One of the biggest problems with file shares is that documents often float around without clear ownership.
This can make it hard to create an organized place for your files, but assigning ownership can help solve this problem.
Ownership provides important context about the file, and the file owner feels responsible for the document, knowing that it’s their job to ensure that it’s up-to-date and properly organized.
Having subject matter experts in charge of maintaining sections of the library helps keep all the information relevant and ensures that employees know who to contact if they have any questions.
This kind of structure also helps prevent documents from getting lost or buried in the noise of a file share.
Only Show Employees What is Relevant
In today's fast-paced business environment, employees are often overwhelmed by the sheer volume of information and documents that they need to manage.
With so many files, documents, and resources to sift through, it's easy to get lost in the noise and lose track of what's important.
This is where a well-organized library with access to all files in one centralized location can be invaluable.
By providing employees with a single, searchable repository for all their files and documents, organizations can help employees quickly and easily find the information they need to do their jobs effectively.
Having a centralized location also allows organizations to tailor access to specific files and resources based on an employee's role or department.
Sales teams, for example, can be given access to sales collateral and customer data, while developers can be given access to development libraries and code repositories. This ensures that employees are only shown what's relevant to their work and can focus on the tasks that matter most.
How an Intranet Can Help You Organize Your Resources
Using an intranet to organize documents is an excellent idea for several reasons.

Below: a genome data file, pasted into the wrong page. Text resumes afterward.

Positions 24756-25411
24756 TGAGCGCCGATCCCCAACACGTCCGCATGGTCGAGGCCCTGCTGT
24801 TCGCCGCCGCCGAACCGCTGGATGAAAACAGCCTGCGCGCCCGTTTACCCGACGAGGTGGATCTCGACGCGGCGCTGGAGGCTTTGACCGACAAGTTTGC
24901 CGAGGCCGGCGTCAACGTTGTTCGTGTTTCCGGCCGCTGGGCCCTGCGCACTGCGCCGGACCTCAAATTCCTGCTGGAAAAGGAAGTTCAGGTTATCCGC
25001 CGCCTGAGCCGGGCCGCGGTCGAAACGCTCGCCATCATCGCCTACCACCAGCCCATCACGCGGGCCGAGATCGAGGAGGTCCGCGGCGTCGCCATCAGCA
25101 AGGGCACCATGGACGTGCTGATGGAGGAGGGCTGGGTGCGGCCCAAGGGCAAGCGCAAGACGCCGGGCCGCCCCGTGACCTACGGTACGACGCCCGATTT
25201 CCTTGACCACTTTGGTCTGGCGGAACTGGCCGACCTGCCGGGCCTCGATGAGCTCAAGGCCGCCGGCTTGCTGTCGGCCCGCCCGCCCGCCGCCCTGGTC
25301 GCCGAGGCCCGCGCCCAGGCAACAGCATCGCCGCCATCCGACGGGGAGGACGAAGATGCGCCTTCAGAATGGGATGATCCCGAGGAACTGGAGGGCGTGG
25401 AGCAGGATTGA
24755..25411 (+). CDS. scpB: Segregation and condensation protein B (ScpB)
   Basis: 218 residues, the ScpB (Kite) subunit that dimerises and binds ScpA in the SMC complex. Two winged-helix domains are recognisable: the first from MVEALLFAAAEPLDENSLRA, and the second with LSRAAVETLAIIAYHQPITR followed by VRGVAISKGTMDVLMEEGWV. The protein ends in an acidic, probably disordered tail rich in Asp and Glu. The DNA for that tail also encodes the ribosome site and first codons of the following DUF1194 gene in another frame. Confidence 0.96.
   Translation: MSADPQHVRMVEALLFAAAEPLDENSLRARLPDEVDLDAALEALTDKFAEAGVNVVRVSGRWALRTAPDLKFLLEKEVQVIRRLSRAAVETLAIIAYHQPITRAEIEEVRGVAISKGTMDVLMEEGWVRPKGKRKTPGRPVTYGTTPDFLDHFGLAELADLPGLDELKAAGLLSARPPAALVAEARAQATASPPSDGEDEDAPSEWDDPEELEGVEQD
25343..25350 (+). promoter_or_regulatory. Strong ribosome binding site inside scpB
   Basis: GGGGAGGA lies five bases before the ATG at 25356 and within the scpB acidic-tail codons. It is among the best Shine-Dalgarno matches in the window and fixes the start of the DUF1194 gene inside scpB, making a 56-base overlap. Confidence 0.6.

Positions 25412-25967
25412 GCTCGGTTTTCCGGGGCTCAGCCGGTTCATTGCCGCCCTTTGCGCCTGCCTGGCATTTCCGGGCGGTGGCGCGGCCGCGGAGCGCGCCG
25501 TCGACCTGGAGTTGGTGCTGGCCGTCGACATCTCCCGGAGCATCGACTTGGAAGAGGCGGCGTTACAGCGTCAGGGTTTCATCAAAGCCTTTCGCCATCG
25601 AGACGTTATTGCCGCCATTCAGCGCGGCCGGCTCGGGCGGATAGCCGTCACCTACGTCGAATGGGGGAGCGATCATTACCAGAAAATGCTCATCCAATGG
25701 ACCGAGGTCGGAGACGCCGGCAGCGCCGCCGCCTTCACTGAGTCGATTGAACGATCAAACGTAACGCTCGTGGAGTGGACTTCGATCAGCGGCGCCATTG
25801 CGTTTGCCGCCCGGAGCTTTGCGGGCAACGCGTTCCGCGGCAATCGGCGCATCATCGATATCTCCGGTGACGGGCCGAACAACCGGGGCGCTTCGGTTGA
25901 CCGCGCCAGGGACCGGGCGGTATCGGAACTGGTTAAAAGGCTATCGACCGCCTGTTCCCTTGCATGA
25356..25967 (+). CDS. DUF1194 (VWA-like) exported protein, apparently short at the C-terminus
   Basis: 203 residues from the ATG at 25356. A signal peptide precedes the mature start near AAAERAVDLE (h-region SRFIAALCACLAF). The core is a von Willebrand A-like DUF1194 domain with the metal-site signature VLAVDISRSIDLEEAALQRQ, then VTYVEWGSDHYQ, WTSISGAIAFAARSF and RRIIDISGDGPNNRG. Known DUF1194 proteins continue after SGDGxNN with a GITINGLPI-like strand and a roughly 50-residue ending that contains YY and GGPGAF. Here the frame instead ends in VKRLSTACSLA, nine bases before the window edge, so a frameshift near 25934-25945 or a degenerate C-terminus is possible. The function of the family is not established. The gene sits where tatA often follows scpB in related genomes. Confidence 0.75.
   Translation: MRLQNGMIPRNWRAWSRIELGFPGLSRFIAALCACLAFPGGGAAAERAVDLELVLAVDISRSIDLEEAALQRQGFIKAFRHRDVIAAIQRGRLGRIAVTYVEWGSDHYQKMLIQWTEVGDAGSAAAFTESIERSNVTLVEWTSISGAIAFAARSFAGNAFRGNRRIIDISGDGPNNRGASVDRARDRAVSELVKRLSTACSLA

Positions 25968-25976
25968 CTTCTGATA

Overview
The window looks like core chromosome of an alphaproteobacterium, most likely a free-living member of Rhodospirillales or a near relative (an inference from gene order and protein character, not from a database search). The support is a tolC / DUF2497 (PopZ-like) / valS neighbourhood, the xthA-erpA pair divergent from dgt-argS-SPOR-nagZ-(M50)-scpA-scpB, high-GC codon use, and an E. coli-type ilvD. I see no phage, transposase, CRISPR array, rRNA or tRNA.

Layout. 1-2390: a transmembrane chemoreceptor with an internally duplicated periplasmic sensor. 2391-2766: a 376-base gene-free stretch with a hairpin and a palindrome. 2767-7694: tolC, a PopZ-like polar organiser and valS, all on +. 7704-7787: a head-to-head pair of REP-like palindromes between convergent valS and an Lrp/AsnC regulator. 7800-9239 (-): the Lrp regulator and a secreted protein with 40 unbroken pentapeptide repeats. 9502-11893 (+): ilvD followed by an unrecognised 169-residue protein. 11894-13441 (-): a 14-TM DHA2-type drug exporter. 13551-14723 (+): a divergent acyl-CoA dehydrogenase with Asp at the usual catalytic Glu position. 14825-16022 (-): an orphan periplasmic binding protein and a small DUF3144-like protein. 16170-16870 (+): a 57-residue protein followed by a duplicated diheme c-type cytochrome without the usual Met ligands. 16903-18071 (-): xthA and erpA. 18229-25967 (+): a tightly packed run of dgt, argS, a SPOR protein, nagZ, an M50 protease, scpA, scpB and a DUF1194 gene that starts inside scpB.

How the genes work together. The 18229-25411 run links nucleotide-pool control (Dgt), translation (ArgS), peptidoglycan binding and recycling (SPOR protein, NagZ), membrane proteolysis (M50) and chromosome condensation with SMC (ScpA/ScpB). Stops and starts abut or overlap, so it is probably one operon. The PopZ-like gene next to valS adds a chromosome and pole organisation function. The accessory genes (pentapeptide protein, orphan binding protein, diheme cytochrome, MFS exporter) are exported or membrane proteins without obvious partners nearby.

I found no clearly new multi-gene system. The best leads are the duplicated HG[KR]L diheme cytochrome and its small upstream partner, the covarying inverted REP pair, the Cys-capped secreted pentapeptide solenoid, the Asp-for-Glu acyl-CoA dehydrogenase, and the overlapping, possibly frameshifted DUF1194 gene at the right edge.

First and foremost, it provides a centralized location for resources that employees can access easily and quickly. Instead of having to navigate through multiple folders and drives to find what they need, employees can simply go to the intranet and search for the document or resource they require.
Moreover, an intranet can be customized to reflect the needs and preferences of the organization.
For example, the intranet can be organized by department or project, making it easy for employees to find the resources that are most relevant to their work.
In addition, an intranet can be designed to reflect the brand and culture of the organization, providing a consistent and cohesive user experience for employees.
Another key benefit of using an intranet to organize documents is that it provides enhanced security and access control.
With an intranet, administrators can set permissions and access levels for different users or groups, ensuring that sensitive or confidential documents are only accessible to authorized personnel. This is particularly important for organizations that deal with sensitive data or information, as it helps to mitigate the risk of data breaches or leaks.
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Furthermore, an intranet can also facilitate collaboration and communication among employees.
Employees can use the intranet to share files, collaborate on projects, and provide feedback on documents or resources. This can help to improve productivity, efficiency, and job satisfaction, as employees feel more engaged and involved in their work.
Article by Maria Gabrielle